A few years ago we had a minor scandal at Hastings. A first-year female student who lived in our dorm reported an intruder to campus police. She came to her apartment, she said, and found an African American man, well dressed (“could pass for a student” was the description we learned through the Jeanne Clery Act disclosure campus police sent us via email) rummaging through her underwear drawer. For a few weeks, our African American students were under surveillance. Then, we got a cryptic message from the police, saying that the investigation had ended and no offense was committed.

I put the whole thing out of my mind until a year or so later, when I taught race and crime and we watched this excellent clip of Gregory Peck as Atticus Finch cross-examining Collin Wilcox as Mayella Ewell:

My students said, “holy crap, that’s exactly what happened with this girl.”

“Wait, WHAT?” I said. “Explain.”

So they did. It turned out the story was as follows: the student who had made the complaint wanted to move in with her boyfriend. In an effort to show him how dangerous the Tenderloin was, she manufactured the story of the intruder out of thin air. For weeks, the investigation went on, understandably enraging our Black Student Association, and then she finally broke down and admitted she had fabricated the whole thing.

The literature on racial hoaxes is pretty consistent: people make up stories for their intended audience, based on their assumptions of what would be believed. When white people engage in a racial hoax, it is aimed for a white audience, and usually evokes some version of the hypermasculinized, predatory black man. When black people engage in a racial hoax (yes, this happens, too), it is aimed for an audience of people of color, and revolves around hate crime (admittedly, there are so many true reports of hate crimes that it is hard to assess the rate of the false ones–which is exactly what makes hate crimes believable to people on the receiving end of so many real ones).

I’m not particularly interested in hounding Amy Cooper or in the waves of (understandable but counterproductive) vitriol, threats, and schadenfreude that are coming her way. I’m more interested in the quick, reactive thought process that landed her in threatening-black-man territory after Christian Cooper made his reasonable, polite request (and wisely recorded the aftermath.) The reason white women make accusations against black men is that they know they have the social capital to be believed.

Nothing is new under the sun. Michael Klarman wrote a classic article about the nine black men who were falsely accused of raping two white women on a freight train in Northern Alabama. He comments:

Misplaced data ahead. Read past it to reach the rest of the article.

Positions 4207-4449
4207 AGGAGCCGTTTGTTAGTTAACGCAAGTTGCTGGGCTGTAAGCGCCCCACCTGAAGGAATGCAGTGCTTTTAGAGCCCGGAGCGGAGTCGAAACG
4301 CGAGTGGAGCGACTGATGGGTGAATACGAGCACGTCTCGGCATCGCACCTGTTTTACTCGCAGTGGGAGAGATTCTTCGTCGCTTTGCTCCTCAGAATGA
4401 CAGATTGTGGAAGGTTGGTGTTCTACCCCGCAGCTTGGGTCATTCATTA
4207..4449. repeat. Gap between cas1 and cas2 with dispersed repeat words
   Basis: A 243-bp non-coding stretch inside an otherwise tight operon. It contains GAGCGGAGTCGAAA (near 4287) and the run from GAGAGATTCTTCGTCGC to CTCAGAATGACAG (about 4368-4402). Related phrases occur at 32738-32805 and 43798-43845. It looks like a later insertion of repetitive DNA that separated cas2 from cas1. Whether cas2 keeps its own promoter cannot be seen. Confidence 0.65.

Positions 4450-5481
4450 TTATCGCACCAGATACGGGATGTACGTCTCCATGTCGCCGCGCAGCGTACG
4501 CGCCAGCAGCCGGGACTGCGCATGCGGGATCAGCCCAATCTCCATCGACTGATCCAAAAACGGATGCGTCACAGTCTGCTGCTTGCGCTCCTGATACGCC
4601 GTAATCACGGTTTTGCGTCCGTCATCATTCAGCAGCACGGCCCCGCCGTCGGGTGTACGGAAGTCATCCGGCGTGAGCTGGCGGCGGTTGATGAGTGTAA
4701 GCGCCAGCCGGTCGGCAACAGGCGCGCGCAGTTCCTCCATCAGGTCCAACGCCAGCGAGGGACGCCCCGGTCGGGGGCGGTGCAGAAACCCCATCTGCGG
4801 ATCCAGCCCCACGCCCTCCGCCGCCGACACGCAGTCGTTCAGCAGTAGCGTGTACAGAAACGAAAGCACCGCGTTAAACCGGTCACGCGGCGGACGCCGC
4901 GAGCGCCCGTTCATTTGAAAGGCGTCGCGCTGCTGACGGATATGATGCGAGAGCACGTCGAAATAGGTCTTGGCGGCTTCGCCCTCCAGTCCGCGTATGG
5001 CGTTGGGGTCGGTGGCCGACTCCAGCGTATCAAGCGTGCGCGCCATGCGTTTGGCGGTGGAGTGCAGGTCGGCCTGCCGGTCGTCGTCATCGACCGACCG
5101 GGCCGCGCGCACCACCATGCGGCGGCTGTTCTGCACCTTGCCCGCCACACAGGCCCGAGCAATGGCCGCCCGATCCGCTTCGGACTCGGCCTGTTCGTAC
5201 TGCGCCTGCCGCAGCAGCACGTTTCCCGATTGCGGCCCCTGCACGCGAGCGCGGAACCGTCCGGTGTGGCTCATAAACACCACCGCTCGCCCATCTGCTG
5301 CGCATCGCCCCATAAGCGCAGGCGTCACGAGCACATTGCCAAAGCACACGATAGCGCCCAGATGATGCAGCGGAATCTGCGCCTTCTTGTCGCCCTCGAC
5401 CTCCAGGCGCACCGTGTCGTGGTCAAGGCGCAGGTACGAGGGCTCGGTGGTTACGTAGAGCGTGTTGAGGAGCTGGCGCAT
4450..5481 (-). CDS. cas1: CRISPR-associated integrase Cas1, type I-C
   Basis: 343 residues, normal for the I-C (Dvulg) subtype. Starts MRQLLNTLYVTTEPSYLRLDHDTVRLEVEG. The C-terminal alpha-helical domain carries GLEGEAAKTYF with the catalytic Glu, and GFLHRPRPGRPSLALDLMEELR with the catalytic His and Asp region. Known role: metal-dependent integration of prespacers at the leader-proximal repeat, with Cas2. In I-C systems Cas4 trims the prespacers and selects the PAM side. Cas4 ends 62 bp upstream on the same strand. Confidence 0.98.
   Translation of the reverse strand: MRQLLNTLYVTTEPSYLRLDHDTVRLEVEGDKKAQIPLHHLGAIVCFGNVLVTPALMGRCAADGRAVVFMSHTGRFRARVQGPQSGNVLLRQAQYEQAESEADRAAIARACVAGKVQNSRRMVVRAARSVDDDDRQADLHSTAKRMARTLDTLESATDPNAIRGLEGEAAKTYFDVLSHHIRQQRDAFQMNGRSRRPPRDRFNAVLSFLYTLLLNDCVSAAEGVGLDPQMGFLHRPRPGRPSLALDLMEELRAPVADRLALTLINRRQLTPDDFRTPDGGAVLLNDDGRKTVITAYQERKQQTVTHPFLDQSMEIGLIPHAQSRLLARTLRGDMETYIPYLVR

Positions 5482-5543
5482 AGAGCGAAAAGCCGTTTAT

In such cases, guilt or innocence usually mattered little. As one white southerner candidly remarked in 1933, ―If a white woman is prepared to swear that a Negro either raped or attempted to rape her, we see to it that the Negro is executed. Prevailing racial norms did not permit white jurors to believe a black man‘s word over that of a white woman; prevailing gender norms did not allow defense counsel to closely interrogate a white woman about allegations involving sex. As one contemporary southern newspaper observed, the honor of a white woman was more important than the life of a black man.And because most southern white men believed that black males secretly lusted after ―their women, they generally found such rape allegations credible.

Michael Klarman, Scottsboro. Marquette Law Review, 2009.

Nothing is new under the sun. I am nauseous with anger this week over what Christian Cooper has endured, and over how precarious is situation was–how quickly this allegation could have turned into the stomach-turning horrific tragedy of George Floyd’s killing (the heart cries with so much grief this week; how can any of us breathe when some of us are not allowed to?) But this is exactly the crux of the issue: who is and is not believed is a reflection of deeply engrained, sinister, ugly cultural myths, and all the criminal justice reforms in the world has not yet succeeded in sweeping these away.

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2 Comments

  1. Any conversation about false accusations should include the swarths of women falsely accused, and sometimes charged, of lying about rape. Some are lucky and are vindicated later by video, but the majority are not.


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